Yes, you have to take risks, but you can’t be afraid of the consequences. The worst thing that can happen is that you get shot. (He laughs.)
Why don’t more lawyers around the world challenge their governments in the creative ways you do?
Lack of imagination perhaps? I don’t know.
I am surprised that so many good lawyers oftentimes just don’t see the obvious. I encourage students to be creative, to use international law domestically. It’s weird because nothing I’ve done has been extraordinary. These are not really great ideas. They are just a bit different, and instead of just talking about them, I move them forward.
I also encourage students to study a second profession so they start thinking differently. I studied computer engineering as my second major; it taught me to be ordered and structured in my thinking.
I would have guessed that if you had a second major, it would have been something like political science or sociology.
No. As a computer programmer you have to be totally focused--structured, ordered and deep. That is very helpful in the legal world. At law school students would hate to debate me. They’d try to move the discussion off track, to veer into a side issue, and I would always bring them right back to the core theme. That comes from my training as a computer engineer.
I suppose another consequence of your work for peace is that you don’t make much money.
Look at me [he laughs]. I’m 33 years old and I live with my parents. That’s how wealthy I am after 9 years of practice. I live simply. The only things I have are a car and three dogs.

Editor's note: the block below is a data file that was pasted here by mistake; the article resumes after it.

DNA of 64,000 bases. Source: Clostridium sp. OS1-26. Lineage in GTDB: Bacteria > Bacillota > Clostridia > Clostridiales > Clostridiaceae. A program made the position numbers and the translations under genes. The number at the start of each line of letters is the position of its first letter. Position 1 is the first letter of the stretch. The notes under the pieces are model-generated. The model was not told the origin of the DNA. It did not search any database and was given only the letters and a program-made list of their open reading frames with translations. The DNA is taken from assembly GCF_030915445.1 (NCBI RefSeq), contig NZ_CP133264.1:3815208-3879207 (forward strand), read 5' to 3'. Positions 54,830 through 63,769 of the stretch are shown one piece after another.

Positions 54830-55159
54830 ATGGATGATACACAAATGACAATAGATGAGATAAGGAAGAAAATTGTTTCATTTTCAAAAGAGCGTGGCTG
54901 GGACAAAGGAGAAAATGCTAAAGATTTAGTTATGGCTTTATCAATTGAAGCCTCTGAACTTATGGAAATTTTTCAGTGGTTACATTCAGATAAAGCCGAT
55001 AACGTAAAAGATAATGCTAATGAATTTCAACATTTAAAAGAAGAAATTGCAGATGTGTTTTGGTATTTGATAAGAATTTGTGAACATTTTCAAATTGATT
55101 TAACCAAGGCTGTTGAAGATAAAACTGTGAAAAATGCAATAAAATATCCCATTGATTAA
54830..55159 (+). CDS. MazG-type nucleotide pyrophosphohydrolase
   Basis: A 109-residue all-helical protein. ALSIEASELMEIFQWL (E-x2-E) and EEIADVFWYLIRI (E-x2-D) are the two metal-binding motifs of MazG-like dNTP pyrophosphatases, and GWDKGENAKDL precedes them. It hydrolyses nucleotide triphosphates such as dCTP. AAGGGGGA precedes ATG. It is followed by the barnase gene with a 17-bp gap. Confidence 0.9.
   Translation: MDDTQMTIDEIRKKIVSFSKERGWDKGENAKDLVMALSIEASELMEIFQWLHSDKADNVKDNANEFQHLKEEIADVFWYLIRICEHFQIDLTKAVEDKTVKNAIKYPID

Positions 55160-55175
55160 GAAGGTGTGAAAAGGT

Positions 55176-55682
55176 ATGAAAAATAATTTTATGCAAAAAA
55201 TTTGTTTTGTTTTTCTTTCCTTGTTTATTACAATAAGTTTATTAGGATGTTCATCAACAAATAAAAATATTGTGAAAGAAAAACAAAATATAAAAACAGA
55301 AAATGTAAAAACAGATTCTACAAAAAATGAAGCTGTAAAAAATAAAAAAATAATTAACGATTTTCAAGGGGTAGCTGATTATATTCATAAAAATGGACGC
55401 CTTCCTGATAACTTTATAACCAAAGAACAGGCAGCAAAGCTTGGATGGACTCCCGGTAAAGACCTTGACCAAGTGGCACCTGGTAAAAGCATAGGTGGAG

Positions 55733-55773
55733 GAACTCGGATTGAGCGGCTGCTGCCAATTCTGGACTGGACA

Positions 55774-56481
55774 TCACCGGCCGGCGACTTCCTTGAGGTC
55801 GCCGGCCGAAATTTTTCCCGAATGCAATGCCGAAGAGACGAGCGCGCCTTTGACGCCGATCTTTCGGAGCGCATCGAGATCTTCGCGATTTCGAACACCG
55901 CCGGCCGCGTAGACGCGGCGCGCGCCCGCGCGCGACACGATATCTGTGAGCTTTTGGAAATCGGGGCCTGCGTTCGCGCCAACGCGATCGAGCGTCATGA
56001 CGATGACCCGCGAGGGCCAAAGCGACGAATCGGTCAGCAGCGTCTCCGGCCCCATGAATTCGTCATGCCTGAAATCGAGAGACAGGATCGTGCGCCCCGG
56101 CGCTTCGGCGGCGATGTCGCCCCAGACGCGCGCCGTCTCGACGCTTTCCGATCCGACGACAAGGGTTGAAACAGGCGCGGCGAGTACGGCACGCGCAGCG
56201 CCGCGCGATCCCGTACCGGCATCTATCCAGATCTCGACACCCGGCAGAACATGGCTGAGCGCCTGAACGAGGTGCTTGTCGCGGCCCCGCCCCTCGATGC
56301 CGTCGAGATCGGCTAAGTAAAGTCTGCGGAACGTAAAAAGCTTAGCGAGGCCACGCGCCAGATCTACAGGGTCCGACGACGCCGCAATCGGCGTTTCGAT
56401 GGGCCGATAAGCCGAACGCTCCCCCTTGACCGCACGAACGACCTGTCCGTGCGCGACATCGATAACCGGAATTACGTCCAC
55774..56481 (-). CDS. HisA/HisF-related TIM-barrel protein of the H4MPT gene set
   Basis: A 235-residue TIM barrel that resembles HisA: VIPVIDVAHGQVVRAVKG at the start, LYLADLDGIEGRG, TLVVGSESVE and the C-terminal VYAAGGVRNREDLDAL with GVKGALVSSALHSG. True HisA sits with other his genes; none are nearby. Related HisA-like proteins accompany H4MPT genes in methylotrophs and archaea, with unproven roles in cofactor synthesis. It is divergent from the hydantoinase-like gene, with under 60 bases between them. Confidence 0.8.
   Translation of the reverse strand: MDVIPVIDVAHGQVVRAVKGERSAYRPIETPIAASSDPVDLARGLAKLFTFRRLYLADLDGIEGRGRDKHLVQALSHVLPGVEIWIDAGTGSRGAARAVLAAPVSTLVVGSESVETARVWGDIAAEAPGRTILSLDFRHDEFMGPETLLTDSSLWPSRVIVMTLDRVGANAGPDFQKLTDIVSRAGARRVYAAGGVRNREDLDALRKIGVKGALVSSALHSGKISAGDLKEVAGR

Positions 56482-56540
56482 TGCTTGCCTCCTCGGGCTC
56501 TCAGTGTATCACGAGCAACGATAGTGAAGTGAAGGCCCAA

I prefer to work by myself--no firm, no partners, no strings. I am a trial lawyer and make some money with individual clients, including labor unions. I make about $30,000 a year. I use it to live on, to try cases pro bono at the Inter-American Commission and to pay for international trips, like going to peace forums, world forums, disarmament conferences or the trip I made to Gaza. Sometimes I get assistance from the International Association of Democratic Lawyers.
I love my job because I do what I want to do; I take on the cases I am passionate about. I am fighting for my country and for my personal freedom. I don’t think of this work as a sacrifice but as a duty. If we want peace to be a fundamental right, then we have to institutionalize it—and protect it.
Medea Benjamin is cofounder of the peace group www.codepink.org and the human rights group www.globalexchange.org. She was in Costa Rica with retired Colonel Ann Wright at the invitation of the Friends Peace Center to speak about her book Drone Warfare: Killing by Remote Control.
By Michael Uhl
They haven't killed him yet.
Paulo Malhaes, the confessed Brazilian torturer whose death I recently reported on this site may not have been murdered after all. At least that’s what police investigating the case have been loudly proclaiming for the past week.
By Michael Uhl
At approximately four o’clock this past Thursday afternoon, Paulo Malhaes, a retired officer who served in the ‘70s during the years of Brazil’s military dictatorship, was murdered at his small farm outside of Rio de Janeiro.
By Michael Uhl
“The Face of Evil,” flashed the eye catching headline in Brazil’s major daily on a morning late this March, and the accompanying photo of Army lieutenant-colonel Paulo Malhaes, retired, could not have portrayed a more convincing ogre had it been photo shopped by central casting. Malhaes, a self-described torturer and murderer operated in the early 1970′s, the most repressive period in Brazil’s harsh era of prolonged military rule,
By Michael Uhl